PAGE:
US v. Matthews, Nos. 05-1655, 05-1925 (8/7/07) says that there is no due process or federalism problem in doing so. But, this argument was not properly raised below. The First doesn’t take his argument too seriously, because it uses the particularly silly phrase sentence, “he cites no cases holding that Congress oversteps constitutional bounds by ignoring state law classifications and treating particular juvenile acts as criminal in nature.” Dude! Just because there isn’t caselaw doesn’t mean that it is constitutional, and this seems to be a wholesale evisceration of a state’s interests trying to rehabilitate the kind of kids that get into trouble. Moreover, “Instead, it narrowly extends the statute's reach to specific juvenile conduct. We see no basis for denying Congress that prerogative.” That still doesn’t resolve the due process issue. Read on.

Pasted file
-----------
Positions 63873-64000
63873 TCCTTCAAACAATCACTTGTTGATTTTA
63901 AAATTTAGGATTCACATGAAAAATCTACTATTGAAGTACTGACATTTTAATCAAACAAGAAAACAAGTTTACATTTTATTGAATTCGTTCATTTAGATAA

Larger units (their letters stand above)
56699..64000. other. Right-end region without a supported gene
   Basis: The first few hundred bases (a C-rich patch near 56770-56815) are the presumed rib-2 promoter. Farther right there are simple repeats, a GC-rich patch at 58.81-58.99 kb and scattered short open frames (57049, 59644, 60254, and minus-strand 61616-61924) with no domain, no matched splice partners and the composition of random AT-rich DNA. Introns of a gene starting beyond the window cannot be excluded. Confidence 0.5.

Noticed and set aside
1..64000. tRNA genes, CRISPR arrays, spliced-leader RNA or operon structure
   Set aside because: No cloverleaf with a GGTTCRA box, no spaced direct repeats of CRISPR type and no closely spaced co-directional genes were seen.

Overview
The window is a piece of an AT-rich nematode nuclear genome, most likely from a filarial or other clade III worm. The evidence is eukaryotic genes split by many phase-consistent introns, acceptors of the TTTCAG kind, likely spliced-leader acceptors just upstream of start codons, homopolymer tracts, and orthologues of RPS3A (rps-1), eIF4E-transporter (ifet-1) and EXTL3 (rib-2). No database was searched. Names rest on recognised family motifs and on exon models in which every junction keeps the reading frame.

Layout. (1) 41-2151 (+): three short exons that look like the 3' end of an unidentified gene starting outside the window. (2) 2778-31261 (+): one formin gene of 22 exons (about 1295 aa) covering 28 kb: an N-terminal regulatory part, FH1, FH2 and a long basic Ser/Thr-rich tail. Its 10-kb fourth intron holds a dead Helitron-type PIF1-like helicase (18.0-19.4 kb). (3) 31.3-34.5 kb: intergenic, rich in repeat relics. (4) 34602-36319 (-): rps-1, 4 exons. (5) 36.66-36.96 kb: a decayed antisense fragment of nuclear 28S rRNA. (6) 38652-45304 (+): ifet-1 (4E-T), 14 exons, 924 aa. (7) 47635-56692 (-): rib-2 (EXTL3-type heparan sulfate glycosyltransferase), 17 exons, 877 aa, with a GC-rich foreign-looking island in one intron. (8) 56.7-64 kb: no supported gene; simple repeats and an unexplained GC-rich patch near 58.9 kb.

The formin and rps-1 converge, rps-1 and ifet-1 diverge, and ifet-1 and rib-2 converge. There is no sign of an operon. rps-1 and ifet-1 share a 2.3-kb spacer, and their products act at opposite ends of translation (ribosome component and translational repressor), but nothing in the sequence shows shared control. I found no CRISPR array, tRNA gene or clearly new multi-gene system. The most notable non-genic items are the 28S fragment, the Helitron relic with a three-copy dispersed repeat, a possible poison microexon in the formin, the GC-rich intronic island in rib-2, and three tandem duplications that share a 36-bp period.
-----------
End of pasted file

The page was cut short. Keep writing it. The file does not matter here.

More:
Instead, later mentions Apprendi's prior conviction exception. The First analyzes a circuit split (noting that the 9th was split) and concludes that the kind of kinds that get into trouble as kids have no right to a jury trial, so when they become adults they branded as juvenile offenders (even though the records might be technically “sealed” or some other term that doesn’t mean much).
But, the First does redeem itself a bit because it notes
On plain error review, the court turns back a challenge that it was error to not explain to the jury what “specific intent” means because, the First seems to say that somehow the government actually had a higher burden.
The defendants sufficiency challenges are rejected. Apparently he made the argument that the case was “entirely circumstantial.” But, I bet that was taken out of context, because I think we all know that is fine to take away someone’s life or freedom with circumstantial evidence. So, someone gets to spend a lot of time in jail at the taxpayers expense.